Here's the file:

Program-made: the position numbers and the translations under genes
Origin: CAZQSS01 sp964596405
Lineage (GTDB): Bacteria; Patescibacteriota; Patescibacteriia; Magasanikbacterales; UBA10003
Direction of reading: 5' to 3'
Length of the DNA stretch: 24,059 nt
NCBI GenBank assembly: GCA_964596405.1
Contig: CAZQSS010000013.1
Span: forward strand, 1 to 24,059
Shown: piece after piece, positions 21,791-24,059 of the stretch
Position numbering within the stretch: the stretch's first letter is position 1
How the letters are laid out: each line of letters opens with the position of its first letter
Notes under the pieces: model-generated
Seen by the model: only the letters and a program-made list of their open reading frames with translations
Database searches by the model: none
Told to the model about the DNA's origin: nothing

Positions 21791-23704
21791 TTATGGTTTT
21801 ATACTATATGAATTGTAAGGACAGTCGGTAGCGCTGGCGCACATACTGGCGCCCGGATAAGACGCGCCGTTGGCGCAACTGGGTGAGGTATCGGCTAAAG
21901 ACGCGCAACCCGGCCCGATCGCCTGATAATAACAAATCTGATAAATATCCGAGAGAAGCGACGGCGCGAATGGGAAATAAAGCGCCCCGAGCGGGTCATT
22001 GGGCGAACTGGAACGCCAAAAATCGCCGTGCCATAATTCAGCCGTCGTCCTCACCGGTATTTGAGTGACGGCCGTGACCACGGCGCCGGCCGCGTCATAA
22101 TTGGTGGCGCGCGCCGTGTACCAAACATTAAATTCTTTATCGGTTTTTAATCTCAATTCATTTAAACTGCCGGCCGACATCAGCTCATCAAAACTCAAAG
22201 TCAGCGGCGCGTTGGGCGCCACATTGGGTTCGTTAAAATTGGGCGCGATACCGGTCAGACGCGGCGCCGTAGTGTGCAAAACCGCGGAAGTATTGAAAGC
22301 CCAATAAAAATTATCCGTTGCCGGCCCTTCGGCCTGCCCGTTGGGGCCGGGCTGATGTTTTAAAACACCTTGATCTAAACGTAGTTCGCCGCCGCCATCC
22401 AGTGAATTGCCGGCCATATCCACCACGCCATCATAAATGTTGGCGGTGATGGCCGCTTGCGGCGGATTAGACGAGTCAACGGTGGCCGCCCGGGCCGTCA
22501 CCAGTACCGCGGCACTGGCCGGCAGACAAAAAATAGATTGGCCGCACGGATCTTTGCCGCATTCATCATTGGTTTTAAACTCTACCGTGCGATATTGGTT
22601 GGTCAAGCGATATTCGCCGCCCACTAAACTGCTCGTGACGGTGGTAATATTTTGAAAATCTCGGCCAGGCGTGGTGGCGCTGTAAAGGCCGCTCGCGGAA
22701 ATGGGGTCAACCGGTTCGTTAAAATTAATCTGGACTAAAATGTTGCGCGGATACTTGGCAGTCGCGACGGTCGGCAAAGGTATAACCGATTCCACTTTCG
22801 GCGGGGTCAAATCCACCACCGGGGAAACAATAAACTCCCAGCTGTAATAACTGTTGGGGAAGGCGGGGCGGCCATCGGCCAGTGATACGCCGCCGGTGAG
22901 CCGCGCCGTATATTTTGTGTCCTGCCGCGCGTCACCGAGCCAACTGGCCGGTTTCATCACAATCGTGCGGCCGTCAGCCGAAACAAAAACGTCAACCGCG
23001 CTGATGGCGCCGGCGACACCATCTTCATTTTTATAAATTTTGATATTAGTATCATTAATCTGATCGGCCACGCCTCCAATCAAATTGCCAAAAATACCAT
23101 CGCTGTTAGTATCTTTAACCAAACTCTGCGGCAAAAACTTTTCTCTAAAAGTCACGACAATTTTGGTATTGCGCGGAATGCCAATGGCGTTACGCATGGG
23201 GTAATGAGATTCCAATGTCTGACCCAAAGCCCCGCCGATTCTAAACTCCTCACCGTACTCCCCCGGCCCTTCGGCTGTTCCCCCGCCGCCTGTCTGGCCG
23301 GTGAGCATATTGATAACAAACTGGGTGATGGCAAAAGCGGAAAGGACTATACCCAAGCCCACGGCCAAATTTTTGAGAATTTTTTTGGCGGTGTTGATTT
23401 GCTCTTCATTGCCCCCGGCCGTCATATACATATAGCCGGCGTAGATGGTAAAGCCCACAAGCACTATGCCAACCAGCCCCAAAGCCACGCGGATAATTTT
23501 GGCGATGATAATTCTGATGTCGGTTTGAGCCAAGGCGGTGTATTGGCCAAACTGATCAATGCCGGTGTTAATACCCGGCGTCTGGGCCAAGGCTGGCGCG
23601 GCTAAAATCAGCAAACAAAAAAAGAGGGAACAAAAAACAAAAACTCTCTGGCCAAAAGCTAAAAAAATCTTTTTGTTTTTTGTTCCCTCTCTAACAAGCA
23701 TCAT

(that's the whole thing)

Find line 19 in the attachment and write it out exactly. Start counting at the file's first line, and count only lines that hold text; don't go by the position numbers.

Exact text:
21901 ACGCGCAACCCGGCCCGATCGCCTGATAATAACAAATCTGATAAATATCCGAGAGAAGCGACGGCGCGAATGGGAAATAAAGCGCCCCGAGCGGGTCATT